A proposed constitutional amendment to strengthen religious freedom protections for pastors, churches, and religious organizations, has died in a committee of the Missouri House of Representatives. As a result, Missouri voters will be denied the opportunity to vote on
this issue during the upcoming primary or general election.
Senate Joint Resolution 39 failed last week to win approval from the House Emerging Issues Committee when the vote on the bill ended in a 6-6 deadlock. Unless a member of the committee reconsiders their vote, which is extremely unlikely, the bill is dead for this session. The Missouri General Assembly has only a few days left in the 2016 regular session before it adjourns on May 13th.
SJR 39, sponsored by Senator Bob Onder
of Lake St. Louis, had previously been approved by the Missouri Senate on a party-line vote of 23-7. Republican state senators voted in favor of the amendment, and
Democrat senators opposed it. The proposal was adopted following a historic filibuster by opponents which lasted 39 hours that extended nonstop overnight for two straight days.
The proposed constitutional amendment would have prohibited state agencies or local governments from imposing penalties on ministers, churches, or religious organizations for refusing to participate in same-sex union ceremonies, or for declining to make their facilities or property available for such ceremonies. The bill would also have provided legal immunity for religious entities from civil lawsuits alleging discriminatory conduct.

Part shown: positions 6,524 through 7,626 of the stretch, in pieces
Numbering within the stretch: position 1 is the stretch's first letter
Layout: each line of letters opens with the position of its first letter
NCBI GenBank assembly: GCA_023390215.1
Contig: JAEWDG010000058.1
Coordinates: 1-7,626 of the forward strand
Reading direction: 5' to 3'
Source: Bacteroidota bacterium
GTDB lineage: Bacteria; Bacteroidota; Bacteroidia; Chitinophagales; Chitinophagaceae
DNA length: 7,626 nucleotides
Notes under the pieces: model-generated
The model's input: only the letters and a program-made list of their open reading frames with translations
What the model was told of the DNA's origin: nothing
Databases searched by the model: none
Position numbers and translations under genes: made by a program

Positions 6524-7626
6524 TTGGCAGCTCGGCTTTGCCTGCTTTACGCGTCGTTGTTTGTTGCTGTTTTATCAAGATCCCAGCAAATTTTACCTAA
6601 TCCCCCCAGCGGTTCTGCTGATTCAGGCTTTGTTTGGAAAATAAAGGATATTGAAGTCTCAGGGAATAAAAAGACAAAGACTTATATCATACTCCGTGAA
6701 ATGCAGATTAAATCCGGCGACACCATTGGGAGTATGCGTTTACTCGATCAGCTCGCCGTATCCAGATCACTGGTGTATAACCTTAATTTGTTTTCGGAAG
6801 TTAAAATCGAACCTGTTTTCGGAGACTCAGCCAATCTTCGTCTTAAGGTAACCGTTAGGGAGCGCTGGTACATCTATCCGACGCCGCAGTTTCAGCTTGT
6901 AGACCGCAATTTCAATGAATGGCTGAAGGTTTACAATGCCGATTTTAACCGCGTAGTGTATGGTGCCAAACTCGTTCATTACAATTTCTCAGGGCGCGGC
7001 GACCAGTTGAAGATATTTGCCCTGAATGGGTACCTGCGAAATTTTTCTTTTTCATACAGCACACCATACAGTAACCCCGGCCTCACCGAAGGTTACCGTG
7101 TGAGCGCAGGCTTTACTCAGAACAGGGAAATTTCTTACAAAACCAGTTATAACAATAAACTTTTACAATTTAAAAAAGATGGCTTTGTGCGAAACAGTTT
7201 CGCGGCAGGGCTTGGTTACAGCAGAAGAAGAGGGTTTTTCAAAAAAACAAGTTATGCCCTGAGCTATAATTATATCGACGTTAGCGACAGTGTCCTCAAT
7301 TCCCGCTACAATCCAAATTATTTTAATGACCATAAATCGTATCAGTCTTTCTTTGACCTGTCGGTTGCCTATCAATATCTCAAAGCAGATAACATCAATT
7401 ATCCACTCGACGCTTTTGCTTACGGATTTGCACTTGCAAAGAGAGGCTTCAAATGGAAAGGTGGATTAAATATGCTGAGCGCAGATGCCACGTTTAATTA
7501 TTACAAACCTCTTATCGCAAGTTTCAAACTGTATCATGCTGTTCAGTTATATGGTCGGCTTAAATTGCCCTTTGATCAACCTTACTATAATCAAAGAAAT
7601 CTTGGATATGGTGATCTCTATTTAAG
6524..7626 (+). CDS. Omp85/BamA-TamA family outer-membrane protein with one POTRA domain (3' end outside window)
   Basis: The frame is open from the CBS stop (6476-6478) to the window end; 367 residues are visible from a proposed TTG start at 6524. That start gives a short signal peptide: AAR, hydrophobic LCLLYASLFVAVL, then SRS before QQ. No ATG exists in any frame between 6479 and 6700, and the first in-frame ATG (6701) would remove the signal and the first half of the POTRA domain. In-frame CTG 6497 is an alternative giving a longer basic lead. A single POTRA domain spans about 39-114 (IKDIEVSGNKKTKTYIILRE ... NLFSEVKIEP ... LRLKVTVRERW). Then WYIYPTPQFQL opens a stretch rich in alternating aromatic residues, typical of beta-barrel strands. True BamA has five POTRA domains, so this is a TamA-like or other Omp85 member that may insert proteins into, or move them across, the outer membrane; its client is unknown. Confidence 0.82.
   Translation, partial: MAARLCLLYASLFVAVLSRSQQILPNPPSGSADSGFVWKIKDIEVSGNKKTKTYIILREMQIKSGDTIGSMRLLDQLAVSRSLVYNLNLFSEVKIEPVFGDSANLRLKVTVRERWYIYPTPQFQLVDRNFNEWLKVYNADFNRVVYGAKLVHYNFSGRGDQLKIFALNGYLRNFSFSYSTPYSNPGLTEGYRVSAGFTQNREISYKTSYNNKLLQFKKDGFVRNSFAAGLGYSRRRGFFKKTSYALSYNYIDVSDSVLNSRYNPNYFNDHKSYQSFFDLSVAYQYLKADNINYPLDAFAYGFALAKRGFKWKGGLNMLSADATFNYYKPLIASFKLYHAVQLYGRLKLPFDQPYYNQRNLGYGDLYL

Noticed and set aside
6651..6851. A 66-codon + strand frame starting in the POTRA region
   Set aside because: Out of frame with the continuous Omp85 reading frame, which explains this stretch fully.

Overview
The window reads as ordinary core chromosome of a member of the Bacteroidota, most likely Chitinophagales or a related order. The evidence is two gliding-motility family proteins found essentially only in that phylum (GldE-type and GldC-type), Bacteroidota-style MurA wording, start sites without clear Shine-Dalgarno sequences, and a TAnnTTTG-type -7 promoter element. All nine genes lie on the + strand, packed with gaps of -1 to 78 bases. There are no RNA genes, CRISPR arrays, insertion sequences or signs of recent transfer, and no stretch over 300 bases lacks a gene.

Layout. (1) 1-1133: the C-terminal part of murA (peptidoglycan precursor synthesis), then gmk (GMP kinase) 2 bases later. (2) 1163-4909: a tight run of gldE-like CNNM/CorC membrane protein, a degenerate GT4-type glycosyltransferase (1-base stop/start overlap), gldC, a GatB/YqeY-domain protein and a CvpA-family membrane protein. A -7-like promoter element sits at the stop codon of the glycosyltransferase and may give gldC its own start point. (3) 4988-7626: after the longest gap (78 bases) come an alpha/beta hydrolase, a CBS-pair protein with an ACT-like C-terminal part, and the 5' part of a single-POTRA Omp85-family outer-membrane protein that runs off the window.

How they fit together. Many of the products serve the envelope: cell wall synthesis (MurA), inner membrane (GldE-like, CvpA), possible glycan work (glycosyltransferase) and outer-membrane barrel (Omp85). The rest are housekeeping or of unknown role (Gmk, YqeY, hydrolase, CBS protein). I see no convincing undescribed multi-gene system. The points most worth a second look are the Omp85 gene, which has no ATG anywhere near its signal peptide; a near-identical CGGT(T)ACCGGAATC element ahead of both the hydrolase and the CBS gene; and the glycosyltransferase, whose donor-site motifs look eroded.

SJR39 also would have banned civil litigation or government action against wedding vendors who decline to participate in same-sex union ceremonies. There have been numerous instances across the country where
florists, bakers, and photographers have been the victims of vindictive prosecution and draconian fines for resisting demands that they assist the celebration of sexual perversion.
The religious freedom amendment met its demise in the House Emerging Issues Committee when three Republican lawmakers who claim to be conservatives joined with three Democrats to kill the bill. Republican representatives Jim Hansen, Caleb Rowden, and Anne Zerr teamed up with Democrats Mike Colona, Jeremy LaFaver, and Sharon Pace, to defeat the proposal.
Republican legislators voting for the bill were Representatives Jack Bondon, Gary Cross, Ron Hicks, Bill Lant, Dave Muntzel, and committee chairman Elijah Haahr.
Lobbyists for the ACLU and PROMO, the state's homosexual rights organization, lobbied vigorously against the bill. As has been true in similar battles in
other states, "gay rights" activists rallied their cultural cohorts in the big business community to denounce the bill, who argued that its passage would somehow cause an economic apocalypse in Missouri.
The Missouri Chamber of Commerce, the St. Louis Regional Chamber, and the Greater Kansas City Chamber of Commerce pressured House members to bury Senator Onder's bill. Lobbyists for major Missouri corporations like Monsanto swarmed the Capitol halls trumpeting the mendacious message that bolstering freedom of speech and freedom of religion would drive talent and tourists away from the state.